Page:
13. Government 2.0 is not a new concept.  It’s getting so much attention now because social media has given a voice to the ambitious, the innovative, and the creative people within the government.
  14. Social media is not about the technology but what the technology enables.
  15. Social media is not driven by the position, the title, or the department, it’s driven by the person.  Stop trying to pidgeon-hole into one team or department, and instead think of a way to bring together people from across your organization.
  16. Instead of marketing your social media capabilities, skills, experience, platforms, software, etc. to the government, why don’t you try talking with them?  An honest conversation will be remembered for far longer than a PowerPoint presentation.
  17. Today’s employees will probably spend five minutes during the workday talking to their friends on Facebook or watching the latest YouTube video.  Today’s employees will also probably spend an hour at 10:00 at night answering emails or responding to a work-related blog post.  Assume that your employees are good people who want to do the right thing and who take pride in their work.
  18. Agency Secretaries and Department Heads are big boys and girls.  They should be able to have direct conversations with their workforce without having to jump through hoops to do so.
  19. Transparency, participatory, collaborative – these terms do not refer only to the end state; they refer to the process used to get there as well.  It’s ok to have debates, arguments, and disagreements about the best way to go about achieving “Government 2.0.”  Diverse perspectives, opinions, and beliefs should be embraced and talked about openly.
  20. It’s not enough to just allow negative feedback on your blog or website, you also have to do something about it.  This might mean engaging in a conversation about why person X feels this way or (gasp!) making a change to an outdated policy.  Don’t just listen to what the public has to say, you have to also care about it too.

The technology that is currently driving social media will change, but the principles of participation, transparency, and collaboration will not.  You can either jump on the Government 2.0 cluetrain or get hit by it.  Which one will you be?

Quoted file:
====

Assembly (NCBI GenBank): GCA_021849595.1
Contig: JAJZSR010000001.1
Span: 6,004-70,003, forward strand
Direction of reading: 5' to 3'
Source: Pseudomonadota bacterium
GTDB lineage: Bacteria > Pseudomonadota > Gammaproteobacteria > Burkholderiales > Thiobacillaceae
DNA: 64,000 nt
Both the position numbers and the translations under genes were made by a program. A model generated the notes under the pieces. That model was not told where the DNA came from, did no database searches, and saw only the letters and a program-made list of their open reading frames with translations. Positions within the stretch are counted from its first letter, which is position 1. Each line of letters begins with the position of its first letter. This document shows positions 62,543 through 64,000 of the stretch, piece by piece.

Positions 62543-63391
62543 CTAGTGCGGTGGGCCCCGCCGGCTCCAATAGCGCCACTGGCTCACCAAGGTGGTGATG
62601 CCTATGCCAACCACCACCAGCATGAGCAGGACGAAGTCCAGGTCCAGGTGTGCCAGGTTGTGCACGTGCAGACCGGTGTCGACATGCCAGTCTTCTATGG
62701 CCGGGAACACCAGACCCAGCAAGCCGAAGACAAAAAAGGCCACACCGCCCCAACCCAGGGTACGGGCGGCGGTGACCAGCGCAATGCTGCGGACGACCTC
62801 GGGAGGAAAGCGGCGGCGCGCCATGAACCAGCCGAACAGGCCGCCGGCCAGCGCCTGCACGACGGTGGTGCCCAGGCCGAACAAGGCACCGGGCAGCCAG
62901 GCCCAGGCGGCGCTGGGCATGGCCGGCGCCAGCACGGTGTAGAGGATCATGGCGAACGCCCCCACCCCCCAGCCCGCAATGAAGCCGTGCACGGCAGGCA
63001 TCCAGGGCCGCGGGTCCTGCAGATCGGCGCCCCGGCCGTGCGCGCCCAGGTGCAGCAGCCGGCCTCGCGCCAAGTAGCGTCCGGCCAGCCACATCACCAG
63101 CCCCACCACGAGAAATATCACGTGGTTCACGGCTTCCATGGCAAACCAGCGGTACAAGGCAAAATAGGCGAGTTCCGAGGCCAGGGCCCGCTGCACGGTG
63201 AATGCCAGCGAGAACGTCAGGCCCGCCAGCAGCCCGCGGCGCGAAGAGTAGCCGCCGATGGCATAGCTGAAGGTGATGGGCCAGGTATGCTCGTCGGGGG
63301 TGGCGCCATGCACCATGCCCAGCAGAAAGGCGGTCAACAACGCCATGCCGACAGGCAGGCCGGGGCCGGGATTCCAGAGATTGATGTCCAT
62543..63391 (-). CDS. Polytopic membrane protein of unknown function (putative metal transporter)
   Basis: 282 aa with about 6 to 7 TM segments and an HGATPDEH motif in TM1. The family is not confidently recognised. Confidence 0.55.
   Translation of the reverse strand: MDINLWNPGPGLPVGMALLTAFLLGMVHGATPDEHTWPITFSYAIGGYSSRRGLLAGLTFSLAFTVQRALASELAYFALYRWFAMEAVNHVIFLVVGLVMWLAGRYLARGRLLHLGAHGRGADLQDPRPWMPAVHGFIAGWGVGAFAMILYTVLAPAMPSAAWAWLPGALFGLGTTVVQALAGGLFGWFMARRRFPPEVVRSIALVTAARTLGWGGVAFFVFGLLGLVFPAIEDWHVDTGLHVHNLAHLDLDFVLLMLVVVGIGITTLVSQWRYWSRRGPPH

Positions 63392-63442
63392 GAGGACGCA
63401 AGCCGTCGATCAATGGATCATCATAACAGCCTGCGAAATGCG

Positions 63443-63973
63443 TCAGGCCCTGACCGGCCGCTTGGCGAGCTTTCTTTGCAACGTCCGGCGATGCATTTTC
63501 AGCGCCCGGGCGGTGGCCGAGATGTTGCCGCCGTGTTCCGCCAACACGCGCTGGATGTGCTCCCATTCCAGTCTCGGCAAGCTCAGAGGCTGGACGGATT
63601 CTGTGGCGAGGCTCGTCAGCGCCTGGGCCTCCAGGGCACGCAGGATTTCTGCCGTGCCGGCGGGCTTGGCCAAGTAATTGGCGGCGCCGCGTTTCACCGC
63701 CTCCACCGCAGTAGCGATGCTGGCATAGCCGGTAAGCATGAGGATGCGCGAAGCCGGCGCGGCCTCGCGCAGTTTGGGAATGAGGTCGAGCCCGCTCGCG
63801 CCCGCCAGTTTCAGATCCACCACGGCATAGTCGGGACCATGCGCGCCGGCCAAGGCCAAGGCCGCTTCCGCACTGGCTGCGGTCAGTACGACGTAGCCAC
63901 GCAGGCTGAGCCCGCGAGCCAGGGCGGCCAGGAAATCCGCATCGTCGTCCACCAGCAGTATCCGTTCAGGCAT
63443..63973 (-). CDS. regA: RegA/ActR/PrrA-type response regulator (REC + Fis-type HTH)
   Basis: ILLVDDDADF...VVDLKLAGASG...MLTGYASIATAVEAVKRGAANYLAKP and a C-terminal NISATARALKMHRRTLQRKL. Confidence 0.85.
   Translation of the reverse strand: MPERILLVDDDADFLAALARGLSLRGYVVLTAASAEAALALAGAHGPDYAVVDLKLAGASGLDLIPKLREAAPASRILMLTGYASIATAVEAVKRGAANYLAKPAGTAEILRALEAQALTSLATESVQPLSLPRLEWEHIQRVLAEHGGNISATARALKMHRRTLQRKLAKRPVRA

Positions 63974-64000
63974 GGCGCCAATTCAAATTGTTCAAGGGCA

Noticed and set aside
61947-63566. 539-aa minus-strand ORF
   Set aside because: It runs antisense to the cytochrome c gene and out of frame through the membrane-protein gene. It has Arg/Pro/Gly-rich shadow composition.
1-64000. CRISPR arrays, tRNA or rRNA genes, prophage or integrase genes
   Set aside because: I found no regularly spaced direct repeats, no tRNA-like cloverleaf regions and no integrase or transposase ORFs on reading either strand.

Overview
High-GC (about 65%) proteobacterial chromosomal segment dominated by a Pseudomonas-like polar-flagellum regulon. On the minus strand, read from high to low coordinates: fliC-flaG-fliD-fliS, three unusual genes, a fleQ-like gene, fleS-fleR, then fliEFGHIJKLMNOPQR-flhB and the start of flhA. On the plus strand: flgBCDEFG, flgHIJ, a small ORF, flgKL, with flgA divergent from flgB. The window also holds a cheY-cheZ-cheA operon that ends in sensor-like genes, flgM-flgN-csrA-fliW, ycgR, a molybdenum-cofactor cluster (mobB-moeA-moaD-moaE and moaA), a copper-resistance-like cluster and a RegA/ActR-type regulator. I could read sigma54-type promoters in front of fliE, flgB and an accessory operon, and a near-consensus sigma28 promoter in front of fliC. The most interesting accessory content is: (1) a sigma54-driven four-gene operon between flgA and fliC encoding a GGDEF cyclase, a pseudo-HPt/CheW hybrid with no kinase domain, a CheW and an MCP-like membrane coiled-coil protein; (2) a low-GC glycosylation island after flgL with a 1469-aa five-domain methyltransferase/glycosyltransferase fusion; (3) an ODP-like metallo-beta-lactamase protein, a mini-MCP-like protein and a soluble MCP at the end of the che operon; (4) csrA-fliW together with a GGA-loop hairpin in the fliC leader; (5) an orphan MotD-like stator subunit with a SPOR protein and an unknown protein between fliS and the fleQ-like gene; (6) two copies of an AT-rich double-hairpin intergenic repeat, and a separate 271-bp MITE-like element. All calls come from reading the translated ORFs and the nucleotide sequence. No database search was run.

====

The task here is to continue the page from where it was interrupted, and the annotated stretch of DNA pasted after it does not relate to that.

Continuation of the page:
*thanks to Rick Levine, Christopher Locke, Doc Searls, and David Weinberger for inspiring this post with their book, the Cluetrain Manifesto.

Continue reading...

Social Media Isn’t Always the Answer

December 23, 2008

30 Comments

As one of Booz Allen’s social media leads, I’m thrilled to see more and more of my government clients starting to ask questions about social media and if/how it might help them.  I love logging into Twitter and seeing so many different conversations centered around Government 2.0.  I love thinking about the potential that social media has in fundamentally changing the way our government operates.  I also love telling my clients that they’re not ready for social media.

Let me explain.

I’ve seen Intellipedia, TSA’s Evolution of Security blog, DoDLive, the DoD’s Blogger’s Roundtable, FEMA’s YouTube channel, GovLoop, and many other examples of “Government 2.0.”  I’ve also seen plenty of failed blogs, dormant wikis, and other failed attempts at using social media.  The reasons for failed social media range from the obvious (ghostwriting a blog and not allowing comments) to the not so obvious (middle managers not allowing wiki contributions without first getting them approved).  However, these are simply symptoms of a larger issue at work.

Here’s the thing – unless your organization is ready for transparency and authenticity, and has instilled a culture of sharing, you’re going to have a lot of trouble successfully spreading social media.  This is where I often tell my clients to take a step back from the tools of social media and focus more on the processes of social media.  I compare this type of thinking to a football team that goes out and drafts really talented receivers, but stick them into an offense that’s focused on running the ball.  The receivers (social media) end up failing not necessarily because they’re bad, they end up failing because they were placed into an offense (the organizational culture) that wasn’t optimized for them.

You see, social media isn’t about the technology – it’s about what the technology enables.  And even if your organization is ready for the tools, it may very well not be ready for what those tools will bring.  Before diving into the world of social media, take a step back and see if your organizational culture and internal processes will support what social media will enable.

  1. Are employees discouraged from contacting people outside of their chain of command?
  2. Are employees discouraged from challenging authority?
  3. Is risk-taking rewarded or punished?
  4. Are employees rewarded for collaborating with other colleagues or for authoring/producing original work?